The big cats in political scientists like to hunt big game, the book contract at a “major university press.” Landing such a catch can feed oneself and his or her cubs for a long time, even for a lifetime. The “book at a major university press” can get you tenure. You will never have to eat again.

Book editors are wily prey, however, and have adapted to their dangerous environment through a number of clever strategies, the most important of which is not answering their email. Another behavioral modification to survive in this Darwinian world of eat-or-be-eaten is the platitude. “This book is not for us, but I am sure it will find a good home. Please consider us an outlet for your future work.”

Increasingly rare in the wild, political scientists have an organized game park — the conference book room. There they can stalk their prey in an environment somewhat approximating a natural environment, with editors surrounded by their press’ books in a book stall. They are sitting ducks. To escape, these wily creatures have been known to use their weakest as shield. Editorial assistants look just like book editors and can distract hungry academics just long enough for book editors to escape. Lured by the business trip to San Diego, these poor, young, ambitious employees are sacrificed in the interests of their bosses.

Poor, poor Chuck Myers. Against David Lake he did not stand a chance.

Press representatives have no choice though but to participate in these academic safaris as the hunters hold exclusive control over their main food source – the book that actually sells. Book editors are foragers in a scarce, overpopulated world, the camels of the academic desert. Over time, they have developed strong stomachs capable of digesting book prospectuses that at one time would have been impossible to consume. They have even been known to publish books about zombies in times of true desperation and starvation. To protect themselves from noxious odors, the most advanced editors have no sense of smell. Others simply hold their nose. It is a dog-eat-dog world.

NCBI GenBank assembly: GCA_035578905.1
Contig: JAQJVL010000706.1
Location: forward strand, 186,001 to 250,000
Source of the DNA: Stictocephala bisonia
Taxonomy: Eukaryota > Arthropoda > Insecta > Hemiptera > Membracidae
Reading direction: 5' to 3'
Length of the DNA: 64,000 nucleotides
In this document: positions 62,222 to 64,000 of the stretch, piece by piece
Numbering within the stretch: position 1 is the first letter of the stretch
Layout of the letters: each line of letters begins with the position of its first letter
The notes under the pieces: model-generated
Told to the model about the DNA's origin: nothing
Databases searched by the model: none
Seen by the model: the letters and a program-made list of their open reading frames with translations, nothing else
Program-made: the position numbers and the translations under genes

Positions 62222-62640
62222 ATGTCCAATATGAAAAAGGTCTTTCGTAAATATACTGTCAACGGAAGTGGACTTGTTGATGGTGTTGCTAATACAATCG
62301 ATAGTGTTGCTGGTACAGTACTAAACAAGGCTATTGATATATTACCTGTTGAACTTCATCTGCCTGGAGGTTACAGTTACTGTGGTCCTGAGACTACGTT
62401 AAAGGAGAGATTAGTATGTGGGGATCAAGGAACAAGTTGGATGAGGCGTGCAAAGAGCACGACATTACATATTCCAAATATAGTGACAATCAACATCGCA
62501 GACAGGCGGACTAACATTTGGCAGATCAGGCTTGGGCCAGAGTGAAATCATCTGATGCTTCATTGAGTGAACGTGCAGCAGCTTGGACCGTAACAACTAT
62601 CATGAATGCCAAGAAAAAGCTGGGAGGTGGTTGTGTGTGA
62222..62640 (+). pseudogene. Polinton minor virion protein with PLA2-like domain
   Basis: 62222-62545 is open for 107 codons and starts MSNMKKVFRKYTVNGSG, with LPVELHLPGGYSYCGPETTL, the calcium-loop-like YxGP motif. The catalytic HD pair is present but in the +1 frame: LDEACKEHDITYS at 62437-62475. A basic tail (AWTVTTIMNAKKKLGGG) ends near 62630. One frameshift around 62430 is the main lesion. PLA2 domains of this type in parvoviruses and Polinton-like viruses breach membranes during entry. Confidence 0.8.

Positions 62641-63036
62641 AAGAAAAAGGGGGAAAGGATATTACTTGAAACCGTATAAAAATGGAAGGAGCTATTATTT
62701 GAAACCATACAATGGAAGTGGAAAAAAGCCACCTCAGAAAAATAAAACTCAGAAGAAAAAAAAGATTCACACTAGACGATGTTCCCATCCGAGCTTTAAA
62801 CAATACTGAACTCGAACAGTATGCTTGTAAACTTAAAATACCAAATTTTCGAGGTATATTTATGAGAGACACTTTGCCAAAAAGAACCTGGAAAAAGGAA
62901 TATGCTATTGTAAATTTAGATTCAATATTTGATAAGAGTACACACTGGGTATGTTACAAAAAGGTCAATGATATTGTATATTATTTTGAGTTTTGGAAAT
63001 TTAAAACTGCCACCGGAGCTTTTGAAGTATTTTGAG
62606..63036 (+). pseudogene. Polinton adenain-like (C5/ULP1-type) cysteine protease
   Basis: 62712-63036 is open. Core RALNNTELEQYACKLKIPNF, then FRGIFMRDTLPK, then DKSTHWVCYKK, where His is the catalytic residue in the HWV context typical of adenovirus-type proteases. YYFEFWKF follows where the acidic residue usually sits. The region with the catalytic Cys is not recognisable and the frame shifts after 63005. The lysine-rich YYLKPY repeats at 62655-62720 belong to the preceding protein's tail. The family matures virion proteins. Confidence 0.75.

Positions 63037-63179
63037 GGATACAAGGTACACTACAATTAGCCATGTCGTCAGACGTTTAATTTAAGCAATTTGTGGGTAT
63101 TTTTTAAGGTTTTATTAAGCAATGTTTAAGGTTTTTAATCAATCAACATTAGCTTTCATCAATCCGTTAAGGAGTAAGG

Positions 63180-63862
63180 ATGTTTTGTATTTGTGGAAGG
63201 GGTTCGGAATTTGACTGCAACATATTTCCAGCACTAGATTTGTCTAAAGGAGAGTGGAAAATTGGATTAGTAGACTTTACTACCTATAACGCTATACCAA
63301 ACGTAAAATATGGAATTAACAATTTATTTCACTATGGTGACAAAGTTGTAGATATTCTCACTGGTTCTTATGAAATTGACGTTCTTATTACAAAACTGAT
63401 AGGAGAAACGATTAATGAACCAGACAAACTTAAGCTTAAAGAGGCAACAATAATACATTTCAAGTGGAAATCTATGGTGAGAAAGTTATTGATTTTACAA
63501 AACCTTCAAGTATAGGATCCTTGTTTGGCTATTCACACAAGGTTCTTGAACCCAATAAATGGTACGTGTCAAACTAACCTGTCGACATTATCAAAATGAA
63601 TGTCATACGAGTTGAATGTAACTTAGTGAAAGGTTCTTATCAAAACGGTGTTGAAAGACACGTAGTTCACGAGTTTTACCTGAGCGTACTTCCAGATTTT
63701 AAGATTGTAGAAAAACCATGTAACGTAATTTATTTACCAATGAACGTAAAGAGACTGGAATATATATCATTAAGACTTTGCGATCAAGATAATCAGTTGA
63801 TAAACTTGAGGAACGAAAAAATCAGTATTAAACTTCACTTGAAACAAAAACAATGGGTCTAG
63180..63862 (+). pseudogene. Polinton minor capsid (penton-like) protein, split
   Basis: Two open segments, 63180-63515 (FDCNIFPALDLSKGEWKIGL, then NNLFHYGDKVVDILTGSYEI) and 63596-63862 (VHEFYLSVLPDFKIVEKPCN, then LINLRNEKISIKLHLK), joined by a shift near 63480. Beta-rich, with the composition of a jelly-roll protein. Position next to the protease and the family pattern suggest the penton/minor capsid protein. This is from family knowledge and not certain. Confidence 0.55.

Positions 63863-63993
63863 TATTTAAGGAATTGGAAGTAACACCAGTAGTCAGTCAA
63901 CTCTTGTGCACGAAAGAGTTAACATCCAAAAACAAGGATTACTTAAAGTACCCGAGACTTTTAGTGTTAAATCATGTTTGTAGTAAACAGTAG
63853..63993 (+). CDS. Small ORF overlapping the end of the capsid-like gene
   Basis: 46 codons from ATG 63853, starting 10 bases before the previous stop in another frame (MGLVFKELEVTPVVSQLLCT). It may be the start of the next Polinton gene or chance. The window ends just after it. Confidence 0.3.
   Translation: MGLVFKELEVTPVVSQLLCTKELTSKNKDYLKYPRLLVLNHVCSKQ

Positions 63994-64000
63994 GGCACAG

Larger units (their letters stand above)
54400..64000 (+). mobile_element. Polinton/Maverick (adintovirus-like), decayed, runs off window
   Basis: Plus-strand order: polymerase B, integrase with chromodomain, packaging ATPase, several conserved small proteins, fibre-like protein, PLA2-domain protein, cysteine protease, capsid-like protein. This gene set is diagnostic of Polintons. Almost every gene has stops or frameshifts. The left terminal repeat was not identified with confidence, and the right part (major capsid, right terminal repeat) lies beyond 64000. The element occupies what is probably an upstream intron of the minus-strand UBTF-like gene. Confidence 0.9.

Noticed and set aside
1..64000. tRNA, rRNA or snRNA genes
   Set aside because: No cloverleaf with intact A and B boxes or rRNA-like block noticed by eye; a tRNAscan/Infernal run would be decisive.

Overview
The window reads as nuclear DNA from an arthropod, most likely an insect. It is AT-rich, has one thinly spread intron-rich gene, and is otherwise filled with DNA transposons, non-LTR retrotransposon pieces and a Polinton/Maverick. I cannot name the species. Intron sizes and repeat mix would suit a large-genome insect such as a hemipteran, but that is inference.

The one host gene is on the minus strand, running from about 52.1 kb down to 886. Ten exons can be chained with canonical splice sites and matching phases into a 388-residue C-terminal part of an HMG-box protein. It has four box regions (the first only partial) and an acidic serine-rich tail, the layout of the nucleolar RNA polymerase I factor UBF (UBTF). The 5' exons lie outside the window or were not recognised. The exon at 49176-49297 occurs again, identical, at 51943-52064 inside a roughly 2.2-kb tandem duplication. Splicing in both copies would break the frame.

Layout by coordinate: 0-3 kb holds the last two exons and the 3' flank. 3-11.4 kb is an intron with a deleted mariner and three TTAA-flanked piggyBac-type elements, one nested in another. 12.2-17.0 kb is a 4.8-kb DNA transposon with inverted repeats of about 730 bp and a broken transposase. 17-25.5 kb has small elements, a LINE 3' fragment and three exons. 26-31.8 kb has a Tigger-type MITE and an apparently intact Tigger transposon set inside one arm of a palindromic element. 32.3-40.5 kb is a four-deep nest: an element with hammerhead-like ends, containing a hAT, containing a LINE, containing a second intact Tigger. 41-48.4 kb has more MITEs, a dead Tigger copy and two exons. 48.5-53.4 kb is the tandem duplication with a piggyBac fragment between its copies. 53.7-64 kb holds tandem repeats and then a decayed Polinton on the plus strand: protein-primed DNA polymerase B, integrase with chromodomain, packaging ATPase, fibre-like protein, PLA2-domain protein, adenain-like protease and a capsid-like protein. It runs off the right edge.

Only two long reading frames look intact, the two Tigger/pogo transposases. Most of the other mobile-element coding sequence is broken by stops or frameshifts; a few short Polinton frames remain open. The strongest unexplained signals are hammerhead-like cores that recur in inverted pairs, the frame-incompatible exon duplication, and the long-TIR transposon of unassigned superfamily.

Not all hunters stalk in the same way. Some charge headstrong into the fight, brandishing their prospectus in one hand while shielding, to the degree they can, their greatest vulnerability – their sense of self-esteem. More experienced political scientists generally prefer a more delicate dance that requires more effort but has a greater chance of success. They browse books, ask about the family, lulling the editor into a false sense of security. Then they pounce. “I have a book you might be interested in.”

Editors are not completely defenseless, however. If they cannot hide, they can counterattack through the right of exclusive review. This turns the tables, holding off the author’s strike for months, sometimes even years. The hunter has become the hunted. Press reps also engage in diversionary tactics. “I think that Cambridge might be interested in this book.” There is no loyalty among book editors. It is every press for itself. John Haslam might suffer a brutal attack, but Roger Haydon lives another day. It is just business. That’s all.

There is fierce competition among academics for access to this increasingly scarce commodity ,of course. If one browses the book stall too long, an interloper can step in. The political scientist must bide his time and circle back around later. By this time the carcass might be picked clean and other sources must be sought out. Academics live on borrowed time. The tenure clock is ticking. The stomach is growling. With the stags all gone, they must lower their sights – the rabbit, otherwise known as the commercial press. While not as nourishing, it can give the political scientist the strength to fight another day.

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